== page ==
Dana laughed. “Yeah for today!” The barista brought the latte to the table as they erupted in the kind of laughter that only occurs in friends that have been friends for more time than they know. A bit reluctant to interrupt, he thrust his arm between them and practically dropped the drink in the centre of the table before hurrying away, clearly annoyed. This made the women laugh even more and drew the gazes of the other patrons who looked on disapprovingly from their various electric devices and obviously very important conversations.
“Seriously though, was your date really that bad?” Louise asked, stirring her latte.
“Yes. It was a disaster. As you know, I always try to be the second one there in case I need to bolt if he looks like a serial killer or something, so when I got there I scanned the room for the guy and didn’t see anyone even closely resembling his photos. Plus I figured it wouldn’t be too hard to spot a guy with a lynx, so I thought maybe I’d been stood up. It’s hard enough to find a someone with a Companion that is compatible with another large cat, but this was really the last straw.”
Louise leaned in. “And … what happened?”
“Well, I made the slightly stupid decision to walk through the bar because, you know, he could be in the back, and then a weird little dude with a very large, fuzzy house cat waved his arm and yelled my name.”
“A house cat? What?”
“Yep, a house cat.” She paused for a moment. “Turns out, he’s been living his entire life up to the age of thirty-three thinking the overgrown mongrel cat he has is a lynx. Then he was royally offended when I suggested otherwise.”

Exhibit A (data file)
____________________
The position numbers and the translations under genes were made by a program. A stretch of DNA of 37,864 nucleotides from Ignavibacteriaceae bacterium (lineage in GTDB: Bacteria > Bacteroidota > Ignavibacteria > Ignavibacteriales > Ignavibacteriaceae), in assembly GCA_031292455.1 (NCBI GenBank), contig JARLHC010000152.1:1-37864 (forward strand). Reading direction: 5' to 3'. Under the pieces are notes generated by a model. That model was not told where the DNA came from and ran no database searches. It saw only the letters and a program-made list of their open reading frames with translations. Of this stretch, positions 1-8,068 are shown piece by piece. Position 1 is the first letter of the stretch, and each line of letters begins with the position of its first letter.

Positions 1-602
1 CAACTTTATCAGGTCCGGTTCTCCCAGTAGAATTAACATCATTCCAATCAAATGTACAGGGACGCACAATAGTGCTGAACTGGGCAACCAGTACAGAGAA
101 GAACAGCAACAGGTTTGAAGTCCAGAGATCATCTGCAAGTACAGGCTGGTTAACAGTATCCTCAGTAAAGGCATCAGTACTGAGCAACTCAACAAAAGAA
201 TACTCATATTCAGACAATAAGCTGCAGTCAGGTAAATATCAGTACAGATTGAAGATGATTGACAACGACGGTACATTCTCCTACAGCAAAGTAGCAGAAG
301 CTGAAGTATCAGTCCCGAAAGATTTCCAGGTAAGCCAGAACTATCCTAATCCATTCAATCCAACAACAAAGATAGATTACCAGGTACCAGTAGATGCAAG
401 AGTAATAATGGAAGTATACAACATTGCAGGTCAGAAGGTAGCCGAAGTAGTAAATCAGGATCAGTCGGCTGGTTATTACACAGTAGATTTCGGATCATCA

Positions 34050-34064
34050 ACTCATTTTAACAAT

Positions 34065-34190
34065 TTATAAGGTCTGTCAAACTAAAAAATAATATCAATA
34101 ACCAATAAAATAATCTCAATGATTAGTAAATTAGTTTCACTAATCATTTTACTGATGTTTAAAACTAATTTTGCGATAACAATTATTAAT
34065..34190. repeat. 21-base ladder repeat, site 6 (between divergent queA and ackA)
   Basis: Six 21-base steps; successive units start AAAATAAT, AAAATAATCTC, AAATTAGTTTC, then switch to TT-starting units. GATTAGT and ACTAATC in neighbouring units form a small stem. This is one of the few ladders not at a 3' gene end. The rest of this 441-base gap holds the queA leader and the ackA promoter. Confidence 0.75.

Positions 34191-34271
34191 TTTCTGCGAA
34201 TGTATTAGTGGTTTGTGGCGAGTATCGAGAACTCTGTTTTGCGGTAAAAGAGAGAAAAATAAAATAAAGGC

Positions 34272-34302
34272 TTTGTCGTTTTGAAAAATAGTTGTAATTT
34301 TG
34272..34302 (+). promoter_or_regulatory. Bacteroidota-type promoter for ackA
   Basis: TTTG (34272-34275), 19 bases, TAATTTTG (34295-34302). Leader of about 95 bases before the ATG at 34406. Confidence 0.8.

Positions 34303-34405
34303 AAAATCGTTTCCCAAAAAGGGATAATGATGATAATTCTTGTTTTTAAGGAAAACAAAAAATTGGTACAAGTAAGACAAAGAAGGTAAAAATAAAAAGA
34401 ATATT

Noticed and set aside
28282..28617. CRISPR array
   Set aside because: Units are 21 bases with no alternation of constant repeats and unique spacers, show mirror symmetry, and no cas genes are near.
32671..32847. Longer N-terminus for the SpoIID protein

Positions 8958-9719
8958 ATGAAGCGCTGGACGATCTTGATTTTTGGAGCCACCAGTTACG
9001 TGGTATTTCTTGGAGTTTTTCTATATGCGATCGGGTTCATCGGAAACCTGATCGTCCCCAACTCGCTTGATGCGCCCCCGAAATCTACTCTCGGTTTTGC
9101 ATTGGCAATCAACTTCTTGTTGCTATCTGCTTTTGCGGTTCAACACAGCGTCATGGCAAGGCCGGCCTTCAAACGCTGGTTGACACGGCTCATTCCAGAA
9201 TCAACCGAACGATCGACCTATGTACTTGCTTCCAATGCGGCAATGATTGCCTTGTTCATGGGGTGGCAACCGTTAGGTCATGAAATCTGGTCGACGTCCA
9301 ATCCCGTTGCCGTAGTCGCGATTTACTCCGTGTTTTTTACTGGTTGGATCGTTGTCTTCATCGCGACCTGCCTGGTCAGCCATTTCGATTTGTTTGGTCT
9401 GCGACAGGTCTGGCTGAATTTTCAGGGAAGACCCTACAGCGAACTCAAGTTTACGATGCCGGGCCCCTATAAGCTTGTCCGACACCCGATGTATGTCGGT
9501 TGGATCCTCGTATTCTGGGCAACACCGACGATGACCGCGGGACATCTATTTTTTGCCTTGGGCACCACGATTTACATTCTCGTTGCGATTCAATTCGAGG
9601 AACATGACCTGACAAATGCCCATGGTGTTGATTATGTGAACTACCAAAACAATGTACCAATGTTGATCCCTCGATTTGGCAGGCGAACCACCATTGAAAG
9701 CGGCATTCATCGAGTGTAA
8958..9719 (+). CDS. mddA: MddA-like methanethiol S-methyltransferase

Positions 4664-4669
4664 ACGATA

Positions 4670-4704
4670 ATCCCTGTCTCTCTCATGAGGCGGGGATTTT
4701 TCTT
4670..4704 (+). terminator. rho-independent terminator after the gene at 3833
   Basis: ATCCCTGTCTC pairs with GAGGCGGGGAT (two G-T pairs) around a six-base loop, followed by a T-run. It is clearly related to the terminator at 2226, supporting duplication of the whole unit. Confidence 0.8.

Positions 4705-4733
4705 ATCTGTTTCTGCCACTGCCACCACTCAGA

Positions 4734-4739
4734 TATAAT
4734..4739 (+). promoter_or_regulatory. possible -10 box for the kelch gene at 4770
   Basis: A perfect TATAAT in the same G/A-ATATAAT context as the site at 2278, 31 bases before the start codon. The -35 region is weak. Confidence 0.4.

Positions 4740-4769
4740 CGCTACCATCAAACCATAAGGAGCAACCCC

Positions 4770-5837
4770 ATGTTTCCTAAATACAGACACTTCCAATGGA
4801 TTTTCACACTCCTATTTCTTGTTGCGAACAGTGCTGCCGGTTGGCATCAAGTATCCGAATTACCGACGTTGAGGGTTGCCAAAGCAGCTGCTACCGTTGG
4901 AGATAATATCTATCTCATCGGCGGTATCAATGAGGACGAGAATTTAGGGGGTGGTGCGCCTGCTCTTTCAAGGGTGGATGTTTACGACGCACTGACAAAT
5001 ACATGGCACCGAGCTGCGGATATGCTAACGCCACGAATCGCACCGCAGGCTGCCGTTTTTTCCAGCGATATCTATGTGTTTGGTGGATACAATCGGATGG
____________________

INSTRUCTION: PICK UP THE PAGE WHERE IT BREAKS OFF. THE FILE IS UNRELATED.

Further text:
“Seriously? How did he not know?”
“I have no idea, and after this encounter, I really didn’t want to stick around to find out. What a weirdo.”
“No kidding. That’s messed up. What kind of cat was it?”
“It might have been a mix with a Maine Coon or something. I mean it was large and had the ear tufts and points, but it was clearly a cat. I just wonder who lied to him about it and kept up the ruse all these years. He must have a really special family.”
“Wow. Am I ever glad I don’t have to date anymore. I got lucky with my partner but my Companion isn’t so difficult to match.” The little bird perked up at the mention of it and then continued its search for nibbles. “Have you had any promising other suitors?”
“Ha, no. Want to see the app? You can get a feel for what it’s like.”
“Oh yes!” Dana pulled out her phone and handed it to Louise. She opened the app to the first profile.